Nussmeier will need to make changes quickly if he decides to upgrade his staff.
Find an offensive identity
Last season, Michigan's offense had no consistency. Prior to the season, Hoke announced a return to playing power football at Ann Arbor, but it never happened.
The offensive line couldn’t run or pass-block early in the season and Gardner was forced to run for his life. He took a beating and threw numerous interceptions until late in the Penn State game when Borges turned conservative and tried to run the ball. From that point on, Michigan's offense spun wildly up and down, going from great performances against Ohio State and Indiana to missing in action versus Michigan State, Iowa and Northwestern.
Nussmeier needs to determine what kind of offense he can run with those players he has available. This isn’t Alabama, with wave after wave of top talent on the roster. Michigan is beginning to stockpile talent, but it still has a way to go to match the top teams in the country.
Can Nussmeier do more with less? Borges couldn’t and was fired.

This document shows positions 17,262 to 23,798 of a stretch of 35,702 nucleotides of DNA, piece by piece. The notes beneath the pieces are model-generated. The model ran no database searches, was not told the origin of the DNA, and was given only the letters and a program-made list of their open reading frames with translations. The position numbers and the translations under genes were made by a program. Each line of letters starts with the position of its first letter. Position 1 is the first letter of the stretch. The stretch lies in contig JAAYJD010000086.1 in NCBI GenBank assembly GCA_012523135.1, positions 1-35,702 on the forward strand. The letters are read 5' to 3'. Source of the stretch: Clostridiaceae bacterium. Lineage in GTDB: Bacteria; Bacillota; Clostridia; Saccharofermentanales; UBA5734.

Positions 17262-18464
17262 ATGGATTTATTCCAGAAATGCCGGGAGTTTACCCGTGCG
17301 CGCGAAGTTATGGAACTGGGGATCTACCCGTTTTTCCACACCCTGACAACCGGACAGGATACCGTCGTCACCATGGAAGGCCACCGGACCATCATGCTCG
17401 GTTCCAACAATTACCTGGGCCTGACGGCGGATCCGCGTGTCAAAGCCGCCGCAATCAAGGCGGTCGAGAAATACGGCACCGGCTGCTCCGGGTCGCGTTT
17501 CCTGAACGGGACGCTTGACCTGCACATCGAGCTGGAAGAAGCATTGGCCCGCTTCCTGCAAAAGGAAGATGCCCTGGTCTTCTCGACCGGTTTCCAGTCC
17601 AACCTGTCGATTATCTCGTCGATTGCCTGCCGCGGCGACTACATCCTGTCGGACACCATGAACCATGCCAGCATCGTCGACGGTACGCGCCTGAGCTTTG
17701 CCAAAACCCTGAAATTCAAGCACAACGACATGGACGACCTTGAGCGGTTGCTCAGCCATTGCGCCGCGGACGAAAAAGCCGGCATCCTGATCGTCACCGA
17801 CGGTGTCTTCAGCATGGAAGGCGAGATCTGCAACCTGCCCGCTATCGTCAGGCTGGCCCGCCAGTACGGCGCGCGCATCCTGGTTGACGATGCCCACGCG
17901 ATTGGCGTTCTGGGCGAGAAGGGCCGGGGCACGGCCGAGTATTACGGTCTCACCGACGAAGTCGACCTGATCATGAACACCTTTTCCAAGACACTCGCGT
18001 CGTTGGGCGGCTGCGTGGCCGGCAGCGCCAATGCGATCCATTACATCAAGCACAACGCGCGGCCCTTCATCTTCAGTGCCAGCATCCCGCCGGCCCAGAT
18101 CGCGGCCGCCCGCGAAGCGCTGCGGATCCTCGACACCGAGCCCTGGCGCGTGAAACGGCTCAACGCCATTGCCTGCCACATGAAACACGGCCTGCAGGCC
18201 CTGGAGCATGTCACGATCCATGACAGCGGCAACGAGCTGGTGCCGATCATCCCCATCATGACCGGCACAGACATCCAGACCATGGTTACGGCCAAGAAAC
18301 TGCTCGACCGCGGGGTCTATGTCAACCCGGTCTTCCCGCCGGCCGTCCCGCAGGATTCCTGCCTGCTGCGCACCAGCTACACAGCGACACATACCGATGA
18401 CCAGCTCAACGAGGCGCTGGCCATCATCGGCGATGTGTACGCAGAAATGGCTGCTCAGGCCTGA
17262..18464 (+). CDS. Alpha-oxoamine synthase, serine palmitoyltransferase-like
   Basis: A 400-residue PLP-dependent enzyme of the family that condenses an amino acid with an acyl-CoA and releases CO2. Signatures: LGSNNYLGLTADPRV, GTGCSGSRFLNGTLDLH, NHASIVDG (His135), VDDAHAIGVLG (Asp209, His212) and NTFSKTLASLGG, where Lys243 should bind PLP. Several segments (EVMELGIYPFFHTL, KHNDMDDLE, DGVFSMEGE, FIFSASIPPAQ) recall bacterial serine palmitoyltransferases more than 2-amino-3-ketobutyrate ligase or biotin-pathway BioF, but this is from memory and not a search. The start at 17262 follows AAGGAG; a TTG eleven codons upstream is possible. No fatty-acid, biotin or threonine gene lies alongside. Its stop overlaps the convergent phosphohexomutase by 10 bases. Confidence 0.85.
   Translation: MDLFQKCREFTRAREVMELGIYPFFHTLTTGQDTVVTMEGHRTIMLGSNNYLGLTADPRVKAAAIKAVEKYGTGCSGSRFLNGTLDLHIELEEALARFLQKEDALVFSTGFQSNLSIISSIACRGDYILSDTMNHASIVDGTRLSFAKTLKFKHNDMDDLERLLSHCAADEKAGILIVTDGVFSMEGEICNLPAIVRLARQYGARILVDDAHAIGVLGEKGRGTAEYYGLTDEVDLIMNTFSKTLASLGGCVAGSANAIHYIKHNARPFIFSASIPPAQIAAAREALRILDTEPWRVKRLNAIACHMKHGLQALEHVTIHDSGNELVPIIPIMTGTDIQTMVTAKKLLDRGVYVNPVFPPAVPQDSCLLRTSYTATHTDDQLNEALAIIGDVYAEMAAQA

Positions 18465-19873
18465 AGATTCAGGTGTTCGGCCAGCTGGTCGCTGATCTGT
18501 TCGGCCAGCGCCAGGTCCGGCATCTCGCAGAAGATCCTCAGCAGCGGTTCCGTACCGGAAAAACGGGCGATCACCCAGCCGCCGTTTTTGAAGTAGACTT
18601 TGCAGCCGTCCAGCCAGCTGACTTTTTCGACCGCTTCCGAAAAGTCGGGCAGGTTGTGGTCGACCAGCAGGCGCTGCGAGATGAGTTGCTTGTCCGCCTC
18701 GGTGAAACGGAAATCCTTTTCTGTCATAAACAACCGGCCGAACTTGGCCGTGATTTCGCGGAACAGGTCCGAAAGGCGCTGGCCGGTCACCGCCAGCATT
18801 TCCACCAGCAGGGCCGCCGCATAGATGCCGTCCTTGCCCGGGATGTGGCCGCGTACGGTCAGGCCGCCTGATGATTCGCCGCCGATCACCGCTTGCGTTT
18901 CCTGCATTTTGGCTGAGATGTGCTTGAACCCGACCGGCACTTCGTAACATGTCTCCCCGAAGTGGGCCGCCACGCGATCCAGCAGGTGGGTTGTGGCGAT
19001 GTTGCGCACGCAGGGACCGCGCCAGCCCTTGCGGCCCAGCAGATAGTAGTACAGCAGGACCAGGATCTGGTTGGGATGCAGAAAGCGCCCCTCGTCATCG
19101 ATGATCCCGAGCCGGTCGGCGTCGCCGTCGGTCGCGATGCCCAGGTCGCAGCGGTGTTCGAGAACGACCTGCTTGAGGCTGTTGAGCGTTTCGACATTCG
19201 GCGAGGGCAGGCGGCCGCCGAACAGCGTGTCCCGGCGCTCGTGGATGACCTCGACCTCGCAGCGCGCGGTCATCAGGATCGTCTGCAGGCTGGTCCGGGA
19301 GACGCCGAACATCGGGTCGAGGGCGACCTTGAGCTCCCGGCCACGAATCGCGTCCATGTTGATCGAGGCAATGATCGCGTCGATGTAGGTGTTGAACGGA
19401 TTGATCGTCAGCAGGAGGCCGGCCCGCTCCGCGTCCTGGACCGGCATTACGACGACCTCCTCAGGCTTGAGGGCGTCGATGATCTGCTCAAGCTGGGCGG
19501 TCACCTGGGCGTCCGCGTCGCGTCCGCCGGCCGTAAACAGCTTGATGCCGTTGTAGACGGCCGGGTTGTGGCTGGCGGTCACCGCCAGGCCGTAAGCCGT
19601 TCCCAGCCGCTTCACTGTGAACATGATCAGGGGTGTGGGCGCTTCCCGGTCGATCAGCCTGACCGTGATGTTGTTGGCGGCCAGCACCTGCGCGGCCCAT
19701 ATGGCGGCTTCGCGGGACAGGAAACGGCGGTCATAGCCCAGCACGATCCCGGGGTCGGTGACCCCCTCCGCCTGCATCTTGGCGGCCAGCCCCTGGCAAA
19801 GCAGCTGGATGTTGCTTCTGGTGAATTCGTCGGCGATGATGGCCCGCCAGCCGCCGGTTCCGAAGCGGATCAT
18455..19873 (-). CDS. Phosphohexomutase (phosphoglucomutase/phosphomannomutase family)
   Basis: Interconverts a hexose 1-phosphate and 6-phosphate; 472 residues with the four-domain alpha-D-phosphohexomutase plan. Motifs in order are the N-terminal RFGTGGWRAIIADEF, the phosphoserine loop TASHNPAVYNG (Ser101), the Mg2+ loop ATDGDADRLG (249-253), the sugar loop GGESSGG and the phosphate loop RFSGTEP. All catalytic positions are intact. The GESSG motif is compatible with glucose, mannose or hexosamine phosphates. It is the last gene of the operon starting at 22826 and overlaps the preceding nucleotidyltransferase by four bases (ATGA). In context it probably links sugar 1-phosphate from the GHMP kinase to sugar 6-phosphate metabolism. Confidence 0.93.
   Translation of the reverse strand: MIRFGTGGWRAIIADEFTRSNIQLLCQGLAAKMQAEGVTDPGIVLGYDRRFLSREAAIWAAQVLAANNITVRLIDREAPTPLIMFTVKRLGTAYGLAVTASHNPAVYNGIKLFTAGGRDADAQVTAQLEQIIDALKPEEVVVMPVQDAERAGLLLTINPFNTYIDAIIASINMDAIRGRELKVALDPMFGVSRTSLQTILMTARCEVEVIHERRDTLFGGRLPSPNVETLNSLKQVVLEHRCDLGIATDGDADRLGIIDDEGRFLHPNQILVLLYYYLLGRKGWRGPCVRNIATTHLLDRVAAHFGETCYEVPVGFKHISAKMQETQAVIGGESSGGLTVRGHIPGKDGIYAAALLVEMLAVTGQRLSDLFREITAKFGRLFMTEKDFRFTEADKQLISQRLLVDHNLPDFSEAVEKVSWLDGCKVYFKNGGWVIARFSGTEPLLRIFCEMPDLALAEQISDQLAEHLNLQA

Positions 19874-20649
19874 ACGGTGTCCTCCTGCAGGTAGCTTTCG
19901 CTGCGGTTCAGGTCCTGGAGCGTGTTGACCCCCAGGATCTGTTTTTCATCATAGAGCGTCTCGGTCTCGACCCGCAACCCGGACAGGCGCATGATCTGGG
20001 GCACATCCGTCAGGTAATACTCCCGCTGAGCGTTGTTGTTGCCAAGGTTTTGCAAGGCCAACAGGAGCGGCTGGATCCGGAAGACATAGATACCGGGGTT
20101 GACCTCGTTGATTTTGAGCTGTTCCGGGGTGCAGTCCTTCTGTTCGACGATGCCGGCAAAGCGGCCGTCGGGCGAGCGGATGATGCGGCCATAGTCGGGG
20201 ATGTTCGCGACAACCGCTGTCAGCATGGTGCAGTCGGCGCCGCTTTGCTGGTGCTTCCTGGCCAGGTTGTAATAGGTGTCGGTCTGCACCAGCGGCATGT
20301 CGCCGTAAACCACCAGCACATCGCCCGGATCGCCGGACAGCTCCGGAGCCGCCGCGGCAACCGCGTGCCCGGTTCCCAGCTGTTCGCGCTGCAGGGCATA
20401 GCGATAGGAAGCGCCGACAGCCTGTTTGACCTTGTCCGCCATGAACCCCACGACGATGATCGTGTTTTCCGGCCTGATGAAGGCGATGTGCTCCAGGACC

Evaluate Devin Gardner
Gardner had a baptism by fire last season scrambling behind a porous offensive line and nonexistent running attack. When Gardner was the primary running attack, the offense was explosive, but his passing game suffered. When he ran less later in the season, his passing improved, but Michigan's offense was inconsistent.
Nussmeier will need to mold an offense that emphasizes Gardner’s talents or else pull the trigger and make Shane Morris the starter. Gardner took a beating this past season and he earned the respect of his teammates for playing despite breaking his foot during the Ohio State game.
If Nussmeier determines that Morris is the best fit for his offense, his management of Gardner will be closely scrutinized.
Salvage the offensive line
We don’t know whether Borges was given an opportunity to argue for his return as offensive coordinator, but he could have said that most of Michigan's problems on offense last season stemmed from the poor play of the offensive line.
Nussmeier will need to find some answers there in order to have any hope of having a successful offense next season.
Michigan shuffled nine players through the five offensive line positions and will have to replace its two most consistent linemen—tackles Taylor Lewan and Michael Schofield, who will both graduate.
Injuries and inconsistent play caused Michigan's line to be constantly shuffled. Offensive linemen usually take a year to successfully transition to the collegiate level. That means next season's starters, whether good or bad, are already on Michigan's roster.
The best hope is that the returning linemen will mature with another offseason of weight training coupled with a switch to a zone-blocking scheme which Nussmeier favors.
If Michigan's offensive line struggles again next season, Borges might have the last laugh.